According to The Guardian, lionfish are responsible for the disappearance of many tropical fish and coral reefs from the Caribbean Sea and waters around Florida, Mexico and even the Mediterranean Sea.

Lionfish can be dangerous for ecosystems, since a single one can consume as much as 79% of the young creatures within five weeks of entering a new marine system.

Aarav Chavda, who has been diving in Florida waters for years now, stated that "you can see the impacts on the reefs when you dive now – it’s less vibrant."

"We know there are solutions for some of the problems – such as coral-friendly sunscreens to help protect the reefs – but nobody’s been able to do anything about the lionfish", he added.

This is why Aarav Chavda and Roland Santino, a childhood friend, established Inversa, a startup that aims to capture the invasive lionfish from the nearby waters of the Caribbean and turn it into leather for clothes and accessories.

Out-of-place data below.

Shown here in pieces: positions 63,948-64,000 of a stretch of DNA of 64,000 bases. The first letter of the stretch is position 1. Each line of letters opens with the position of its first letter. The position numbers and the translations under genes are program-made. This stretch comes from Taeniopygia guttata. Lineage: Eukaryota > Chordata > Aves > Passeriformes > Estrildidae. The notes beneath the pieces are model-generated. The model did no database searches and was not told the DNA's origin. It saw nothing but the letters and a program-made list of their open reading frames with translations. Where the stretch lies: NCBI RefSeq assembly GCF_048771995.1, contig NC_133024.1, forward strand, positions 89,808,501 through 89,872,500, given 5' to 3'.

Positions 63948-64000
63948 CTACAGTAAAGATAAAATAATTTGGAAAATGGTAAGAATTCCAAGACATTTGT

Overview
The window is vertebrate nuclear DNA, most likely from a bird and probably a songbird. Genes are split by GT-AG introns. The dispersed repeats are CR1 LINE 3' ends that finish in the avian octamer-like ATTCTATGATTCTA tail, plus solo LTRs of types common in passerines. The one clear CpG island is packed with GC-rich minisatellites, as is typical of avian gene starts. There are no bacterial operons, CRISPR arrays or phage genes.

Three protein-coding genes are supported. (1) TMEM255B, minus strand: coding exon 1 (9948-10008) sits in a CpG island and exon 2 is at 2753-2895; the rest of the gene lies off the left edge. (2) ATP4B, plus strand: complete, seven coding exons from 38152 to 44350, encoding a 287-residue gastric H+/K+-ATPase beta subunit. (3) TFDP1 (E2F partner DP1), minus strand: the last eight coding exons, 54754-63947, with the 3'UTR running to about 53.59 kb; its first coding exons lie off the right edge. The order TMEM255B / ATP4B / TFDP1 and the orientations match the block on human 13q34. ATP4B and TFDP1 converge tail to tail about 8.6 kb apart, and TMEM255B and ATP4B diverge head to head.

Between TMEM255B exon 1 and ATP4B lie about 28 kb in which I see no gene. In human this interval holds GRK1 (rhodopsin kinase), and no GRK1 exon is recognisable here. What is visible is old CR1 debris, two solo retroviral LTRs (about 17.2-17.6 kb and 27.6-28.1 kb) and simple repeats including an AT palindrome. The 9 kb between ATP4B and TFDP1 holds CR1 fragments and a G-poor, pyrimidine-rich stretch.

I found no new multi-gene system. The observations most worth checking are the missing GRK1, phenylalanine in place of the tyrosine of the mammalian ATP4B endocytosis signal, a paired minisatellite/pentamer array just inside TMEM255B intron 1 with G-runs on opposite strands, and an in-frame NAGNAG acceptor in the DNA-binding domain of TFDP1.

The hides they take from lionfish are sold to fashion partners, who use them to make high-end fashion products, such as wallets, belts and handbags.

Chavda says that each lionfish hide can save as much as 70.000 native reef fish.

Compared to regular animal leather, lionfish leather is more sustainable, since there is no grazing involved, which can degrade the soil and release high amounts of carbon emissions if done on an industrial level.

Inversa doesn't catch the lionfish itself, but instead the company educates and encourages fishermen, located in remote areas to catch them.

“A lot of the geographies, especially the lower-income Caribbean area, have no market at all [for lionfish] – and so this fish is not only destroying the coral reefs, which sustain these fishing cooperatives’ livelihoods, but they also can’t do anything about it,” Chavda said.

Inversa aims to get as many fishermen as possible to hunt lionfish in order to establish the order within marine ecosystems once more by providing a "100% catch-to-cash guarantee" for each lionfish caught in Quintana Roo, Mexico.

“We’re really sort of empowering the consumer and fashion by doing something for the planet – then we empower dive communities in the fishing cooperatives all throughout the Caribbean to do something for themselves,” Chavda added.